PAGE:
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Longfield Gardens Blog

How Was Your Spring Bulb Garden?

Posted by Kath LaLiberte on May 5, 2017
Spring Bulb Garden Tulips - Longfield Gardens
Tulips in Our Trial Garden

One of the best things about a spring bulb garden is the surprise factor.  When I plant bulbs in the fall, I usually have a plan as to color combinations and placement. But by the time spring arrives, it’s hard to remember which varieties I planted and where I put them. Sound familiar?

Spring Bulb Garden Snowdrops - Longfield Gardens
Snowdrops with honeybees

Not that it really matters. After a long winter, I am delighted with whatever flowers rise to greet me!

Spring came late this year, so I really appreciated having snowdrops around. They were in bloom for weeks before the first daffodils came up. Chionodoxa usually flowers right after the snowdrops, and I always look forward to their sky blue flowers. But we had a skunk hanging around this spring and it dug up the entire area where the chionodoxa had naturalized. It was probably hunting for grubs, but must have eaten the bulbs, too. Instead of hundreds of flowers, I had no more than a dozen. Grrr.

Spring Bulb Garden Daffodil Barrett Browning - Longfield Gardens
Daffodil Barrett Browning

This was the best daffodil year in memory. Everyone was talking about it. The prior year, a hard freeze killed most of the daffodil buds, so they must have been extra eager to bloom. The weather helped, too. It was cool and damp right through mid-May.  Hyacinths also benefited from that cool weather and lasted far longer than usual.

Spring Bulb Garden Hyacinth City-of-Haarlem - Longfield Gardens
Hyacinth City of Haarlem

In our New Jersey trial garden, the tulip season went by in a blink. Ten days of bright sun and unseasonably warm temperatures (in the 90’s) brought everything into bloom at once.  This weather made spring photography even more of a challenge than usual. With 100 varieties in bloom all at once, we worked frantically to capture as many as we could.

Spring Bulb Garden Tulip Exotic Emperor - Longfield Gardens
Tulip Exotic Emperor

Further north in New England we had the opposite issue. Cold, wet soil. Exactly what tulip bulbs hate. In my perennial beds, some bulbs never came up. Others grew a few inches and then seemed to melt before they could bloom.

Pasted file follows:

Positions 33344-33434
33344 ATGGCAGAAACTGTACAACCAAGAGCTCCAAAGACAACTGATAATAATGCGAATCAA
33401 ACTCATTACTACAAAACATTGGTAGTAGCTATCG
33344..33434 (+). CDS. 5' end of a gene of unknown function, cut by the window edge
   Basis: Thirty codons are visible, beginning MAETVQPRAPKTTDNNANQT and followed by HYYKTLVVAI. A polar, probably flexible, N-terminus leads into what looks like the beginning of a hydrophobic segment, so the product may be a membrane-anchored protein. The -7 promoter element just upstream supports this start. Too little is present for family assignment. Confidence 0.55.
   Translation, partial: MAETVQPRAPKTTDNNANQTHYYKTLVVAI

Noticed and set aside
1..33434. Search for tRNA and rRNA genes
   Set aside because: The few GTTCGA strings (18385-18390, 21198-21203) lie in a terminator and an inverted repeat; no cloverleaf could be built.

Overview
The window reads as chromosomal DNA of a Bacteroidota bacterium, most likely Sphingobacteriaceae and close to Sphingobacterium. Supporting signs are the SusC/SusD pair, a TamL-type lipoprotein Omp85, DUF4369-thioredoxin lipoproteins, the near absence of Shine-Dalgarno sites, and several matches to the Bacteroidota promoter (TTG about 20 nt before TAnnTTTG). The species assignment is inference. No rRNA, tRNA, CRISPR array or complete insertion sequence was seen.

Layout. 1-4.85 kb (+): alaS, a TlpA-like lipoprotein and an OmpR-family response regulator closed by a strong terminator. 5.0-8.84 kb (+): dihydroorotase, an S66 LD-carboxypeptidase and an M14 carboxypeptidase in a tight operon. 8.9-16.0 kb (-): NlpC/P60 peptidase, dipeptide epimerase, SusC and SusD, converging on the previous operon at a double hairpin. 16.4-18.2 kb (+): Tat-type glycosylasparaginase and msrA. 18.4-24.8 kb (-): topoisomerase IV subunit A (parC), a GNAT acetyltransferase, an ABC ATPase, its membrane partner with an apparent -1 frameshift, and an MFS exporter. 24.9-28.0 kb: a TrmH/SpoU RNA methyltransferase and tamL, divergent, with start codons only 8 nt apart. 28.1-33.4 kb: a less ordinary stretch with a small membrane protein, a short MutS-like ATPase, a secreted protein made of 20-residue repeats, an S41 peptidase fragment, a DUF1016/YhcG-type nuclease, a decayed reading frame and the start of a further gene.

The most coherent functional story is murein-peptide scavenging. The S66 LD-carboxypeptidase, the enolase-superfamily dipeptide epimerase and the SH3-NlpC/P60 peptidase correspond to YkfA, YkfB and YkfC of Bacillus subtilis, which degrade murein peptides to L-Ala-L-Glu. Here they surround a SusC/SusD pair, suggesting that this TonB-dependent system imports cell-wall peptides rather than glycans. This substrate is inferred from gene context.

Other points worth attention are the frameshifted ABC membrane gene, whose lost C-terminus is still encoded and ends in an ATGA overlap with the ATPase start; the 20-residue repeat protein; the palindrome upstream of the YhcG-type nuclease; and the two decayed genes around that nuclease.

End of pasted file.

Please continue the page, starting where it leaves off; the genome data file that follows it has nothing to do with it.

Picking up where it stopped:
Yet in areas where the soil was lighter and the drainage was better, like in the raised bed shown below, the tulips looked great. Plus, with all that cool, wet weather they lasted for weeks!

Tulips in Spring Bulb Garden - Longfield Gardens
Tulips Apricot Impression and Dordogne

I love seeing flower bulbs return each spring, like long lost friends. But I also love trying new varieties. A couple new-to-me favorites from this season were: Hyacinth City of Haarlem, Tulip Exotic Emperor and a combination of double tulip Monte Orange with long-time favorite, Princess Irene.

Spring Bulb Garden Tulips Princess Irene and Monte Orange - Longfield Gardens
Tulips Princess Irene and Monte Orange

While memories of your own spring bulb garden are still fresh, would you please take a minute to share a couple reviews? We (and other gardeners) would love to know which varieties you liked best. Reviews are variety-specific, so simply find the variety you want to review, scroll down and click the “submit a review” button on the left side of the page.

If there are any spring-flowering bulbs you’d like us to reserve for you, consider pre-ordering now.  It’s a good way to make sure you don’t forget to order them in the fall. We still have some new varieties and new collections to add in mid-July, so expect an announcement about that in your inbox. Until then, enjoy your June garden!

 

 

 

Topics: Fall Planted Bulbs Spring Blooming Bulbs Spring Blooming Flowers

Kathleen LaLiberte has been writing about gardening for more than 30 years from her home in northern Vermont, where she tends a half acre of flowers, vegetables and fruit. She has been working with Longfield Gardens since 2011.

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